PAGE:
02/17
          How to say this....I really don't think that Lucumi is really all that syncretic at all to begin with. It's just window dressing that one can take or leave without changing much of anything at all in the practice. Academics love to write articles about syncretism and to emphasize how important it is, but when does it actually come up for a practioner? I think really it's just a way we have for dealing with people who want assistance but don't actually want to make a commitment to working with Orisha and making ebo. I mean someone asks you for some spiritual assistance but you know that they aren't up to or willing to deal with a reading with dillogun or making ebo so you advise them to do some spiritual thing for a saint that you see as equivalent to Orisha assistance they need.

          I go to lots of bembes, no saints there. I have my ocha at home, no saints there. And I like Catholic art and iconography. Where is all this syncretism people are always having an issue with?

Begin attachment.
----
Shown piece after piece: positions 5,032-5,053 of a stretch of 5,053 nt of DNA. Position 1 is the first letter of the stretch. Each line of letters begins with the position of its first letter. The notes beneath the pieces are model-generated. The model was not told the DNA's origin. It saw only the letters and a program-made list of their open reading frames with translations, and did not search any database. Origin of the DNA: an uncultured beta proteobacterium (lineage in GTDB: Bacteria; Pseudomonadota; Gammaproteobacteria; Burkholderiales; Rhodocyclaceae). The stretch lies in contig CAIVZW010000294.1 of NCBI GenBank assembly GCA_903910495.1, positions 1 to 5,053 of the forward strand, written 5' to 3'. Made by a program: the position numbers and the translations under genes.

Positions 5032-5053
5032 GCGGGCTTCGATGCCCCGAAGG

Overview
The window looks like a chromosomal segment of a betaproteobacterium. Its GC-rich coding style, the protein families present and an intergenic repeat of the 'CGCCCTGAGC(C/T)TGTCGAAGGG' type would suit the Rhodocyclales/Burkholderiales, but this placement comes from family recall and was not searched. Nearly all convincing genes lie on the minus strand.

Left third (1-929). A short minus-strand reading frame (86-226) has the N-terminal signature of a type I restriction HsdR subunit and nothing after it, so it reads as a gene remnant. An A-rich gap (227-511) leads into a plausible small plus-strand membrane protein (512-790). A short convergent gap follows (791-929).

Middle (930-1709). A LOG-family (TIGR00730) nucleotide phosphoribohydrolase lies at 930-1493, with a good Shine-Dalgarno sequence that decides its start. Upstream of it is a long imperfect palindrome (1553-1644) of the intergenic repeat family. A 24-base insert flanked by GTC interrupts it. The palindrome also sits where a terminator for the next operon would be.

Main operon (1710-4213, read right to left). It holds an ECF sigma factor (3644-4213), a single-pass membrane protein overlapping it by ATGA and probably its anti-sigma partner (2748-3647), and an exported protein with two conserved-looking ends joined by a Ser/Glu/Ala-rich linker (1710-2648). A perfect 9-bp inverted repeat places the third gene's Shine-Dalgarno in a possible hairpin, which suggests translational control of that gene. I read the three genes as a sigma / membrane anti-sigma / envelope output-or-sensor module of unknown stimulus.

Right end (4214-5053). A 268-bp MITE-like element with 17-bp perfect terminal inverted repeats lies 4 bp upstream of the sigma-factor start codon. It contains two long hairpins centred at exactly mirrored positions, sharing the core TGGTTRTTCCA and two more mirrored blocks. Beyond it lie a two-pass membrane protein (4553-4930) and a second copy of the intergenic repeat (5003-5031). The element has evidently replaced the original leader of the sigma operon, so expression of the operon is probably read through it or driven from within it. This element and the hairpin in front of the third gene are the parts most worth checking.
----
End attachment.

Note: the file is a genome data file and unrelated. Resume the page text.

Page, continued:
Where you actually find it is in espiritismo, because there you deal with these saints as spiritual equivalents of different orisha energies. But other than that they are just pretty pictures that some people happen to like, and hey they are pretty.

          That's my feeling.

          • Re: Saints

            02/17
            That's true, the saint symbolism is more just artwork and also respect for the ancestors who had to hide the orishas behind Catholicism.
          • Re: Saints

            02/17